Zeta Phi Beta’s Unity March fights against sexual violence

The event was in response to recent sexual assaults in the community.

The women who founded the Zeta Phi Beta Sorority, Inc. in 1981 had seen the Civil Rights movement firsthand. Growing up in the '60s and '70s, their parents had protested for freedom.

Thirty years later, the women of this organization still continue to raise awareness through the same method.

“I think when they felt like they needed to bring awareness, they marched,” President Chanecka Williams said. “It’s my duty to keep some traditions alive from the past so we don’t get out of touch with our roots.”

For the past few years, the women have marched annually to support a cause they hold dearly. This year, they marched against sexual violence with a slogan of “kNOw More.” Williams said this idea spawned after sexual assault cases occurred on campus and around the Columbia area.

“I was talking to my sorors about the sexual assault case that happened on campus and then another in the community and I was like, ‘We have to do something; say something,’” Williams said. “This is not okay. We all looked around for a moment. It as like one of those ‘light bulb’ moments.”

After deciding on the theme, Williams and the women began to look into ideas for flyers and T-shirts, which are still on sale. It was then she realized the march happened to occur in the midst of Sexual Assault Awareness Month, which made it all the more relevant.

“In our culture, on our campus and within this community, the rates have been rising,” said Antaniece Sills, vice president of Zeta Phi Beta Sorority, Inc. and president of the National Pan-Hellenic Council. “We’re taking a stand and fighting against it through the walk.”

About 60 people marched in the event, Williams said.

“There were people who were all colors and sexes, and that was important to me,” she said. “The point of a unity march is that we all band together for a cause, no matter what the difference may be because this cause is not just a female or male thing. It is an everybody thing.”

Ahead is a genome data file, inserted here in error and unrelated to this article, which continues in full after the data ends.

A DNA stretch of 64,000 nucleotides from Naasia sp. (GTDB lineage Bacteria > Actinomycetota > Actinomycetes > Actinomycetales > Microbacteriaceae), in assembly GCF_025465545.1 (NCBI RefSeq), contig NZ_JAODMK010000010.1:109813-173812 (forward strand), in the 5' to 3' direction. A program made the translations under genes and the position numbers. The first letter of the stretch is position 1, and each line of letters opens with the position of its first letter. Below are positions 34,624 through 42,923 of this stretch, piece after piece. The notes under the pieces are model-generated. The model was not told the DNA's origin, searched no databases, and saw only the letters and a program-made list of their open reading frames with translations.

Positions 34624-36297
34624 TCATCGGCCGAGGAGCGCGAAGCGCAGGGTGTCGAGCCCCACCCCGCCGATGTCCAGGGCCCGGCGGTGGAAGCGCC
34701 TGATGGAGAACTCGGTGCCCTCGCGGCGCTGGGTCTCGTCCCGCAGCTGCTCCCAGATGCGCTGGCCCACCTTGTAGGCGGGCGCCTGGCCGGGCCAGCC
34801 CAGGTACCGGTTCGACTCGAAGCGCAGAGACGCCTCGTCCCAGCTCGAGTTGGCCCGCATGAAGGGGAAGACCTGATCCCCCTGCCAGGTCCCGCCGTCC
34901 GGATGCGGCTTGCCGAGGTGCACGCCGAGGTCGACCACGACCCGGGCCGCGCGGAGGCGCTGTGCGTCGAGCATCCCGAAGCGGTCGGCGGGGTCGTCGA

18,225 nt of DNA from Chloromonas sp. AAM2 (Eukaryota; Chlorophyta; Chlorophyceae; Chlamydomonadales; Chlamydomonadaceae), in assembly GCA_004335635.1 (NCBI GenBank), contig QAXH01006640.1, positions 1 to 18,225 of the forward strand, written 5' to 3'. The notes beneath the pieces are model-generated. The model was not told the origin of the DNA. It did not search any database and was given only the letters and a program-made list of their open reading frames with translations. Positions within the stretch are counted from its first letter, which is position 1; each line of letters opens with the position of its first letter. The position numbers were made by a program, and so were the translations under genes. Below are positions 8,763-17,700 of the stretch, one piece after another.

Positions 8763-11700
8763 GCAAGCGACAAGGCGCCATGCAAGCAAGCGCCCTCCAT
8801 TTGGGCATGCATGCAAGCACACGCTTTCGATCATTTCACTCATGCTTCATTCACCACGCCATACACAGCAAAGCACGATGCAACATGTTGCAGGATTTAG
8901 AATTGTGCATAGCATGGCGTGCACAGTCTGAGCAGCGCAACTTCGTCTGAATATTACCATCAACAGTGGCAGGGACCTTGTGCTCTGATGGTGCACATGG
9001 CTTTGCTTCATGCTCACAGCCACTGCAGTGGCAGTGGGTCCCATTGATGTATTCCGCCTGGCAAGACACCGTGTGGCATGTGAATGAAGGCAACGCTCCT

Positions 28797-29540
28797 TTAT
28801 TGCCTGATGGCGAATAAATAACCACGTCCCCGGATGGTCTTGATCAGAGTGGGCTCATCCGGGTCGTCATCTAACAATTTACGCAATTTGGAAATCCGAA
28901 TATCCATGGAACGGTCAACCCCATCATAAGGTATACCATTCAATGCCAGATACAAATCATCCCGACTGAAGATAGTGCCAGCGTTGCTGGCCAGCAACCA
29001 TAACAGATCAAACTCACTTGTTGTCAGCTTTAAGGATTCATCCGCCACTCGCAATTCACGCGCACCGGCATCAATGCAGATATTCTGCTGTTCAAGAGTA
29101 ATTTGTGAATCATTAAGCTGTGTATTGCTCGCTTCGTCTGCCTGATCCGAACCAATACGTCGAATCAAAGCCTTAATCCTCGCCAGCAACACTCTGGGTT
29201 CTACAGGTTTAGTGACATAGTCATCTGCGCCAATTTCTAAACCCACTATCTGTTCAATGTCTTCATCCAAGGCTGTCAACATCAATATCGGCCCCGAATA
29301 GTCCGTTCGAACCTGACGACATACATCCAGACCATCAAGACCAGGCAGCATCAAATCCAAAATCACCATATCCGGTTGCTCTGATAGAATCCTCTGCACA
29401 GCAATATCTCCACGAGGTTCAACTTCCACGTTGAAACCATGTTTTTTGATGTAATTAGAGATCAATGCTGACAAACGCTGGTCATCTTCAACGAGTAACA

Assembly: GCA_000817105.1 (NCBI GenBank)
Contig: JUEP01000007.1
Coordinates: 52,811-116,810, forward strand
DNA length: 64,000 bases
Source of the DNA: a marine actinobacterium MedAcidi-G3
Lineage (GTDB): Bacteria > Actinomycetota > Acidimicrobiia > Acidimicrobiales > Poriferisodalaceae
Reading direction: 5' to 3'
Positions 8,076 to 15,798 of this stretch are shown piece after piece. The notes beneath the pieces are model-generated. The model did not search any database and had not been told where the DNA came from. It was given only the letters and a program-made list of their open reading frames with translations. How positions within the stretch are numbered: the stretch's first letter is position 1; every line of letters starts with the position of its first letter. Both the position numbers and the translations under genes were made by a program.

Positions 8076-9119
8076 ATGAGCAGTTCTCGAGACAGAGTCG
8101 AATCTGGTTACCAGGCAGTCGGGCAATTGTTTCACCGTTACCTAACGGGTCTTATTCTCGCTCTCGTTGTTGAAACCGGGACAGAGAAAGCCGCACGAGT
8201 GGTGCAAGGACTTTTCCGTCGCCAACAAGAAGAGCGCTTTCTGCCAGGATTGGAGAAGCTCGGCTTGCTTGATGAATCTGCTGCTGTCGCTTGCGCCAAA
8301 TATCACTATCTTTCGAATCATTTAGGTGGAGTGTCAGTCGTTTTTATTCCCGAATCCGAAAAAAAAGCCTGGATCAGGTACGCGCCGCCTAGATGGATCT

Departing from the columns on Francis Quadrangle, the marchers walked to the columns at the old Boone Countycourt House.

“It’s a centralized location in the area,” Sills said. “It’s not too far and people will see us.”

After the group returned to the Quad, they gathered for a discussion on sexual violence with the newly formed student group, A Woman Inspired. For the discussion, peer educators from the Relationship and Sexual Violence Prevention Center and True North spoke to the audience about their jobs and volunteer opportunities.

“We believe that it was very important to have this event because sexual assault is unfortunately prevalent on college campuses,” A Woman Inspired executive board member Jenee Duncan said. “We wanted to give people information so they can help anyone they may know going through it, or how to help themselves if they are victims.”

A protest like this is more proactive, Williams said.

“Marches have impact because they are rare,” she said. “We are no longer protesting or even being personal. We just support a cause on Facebook or give our money without even so much of a blink of an eye.”

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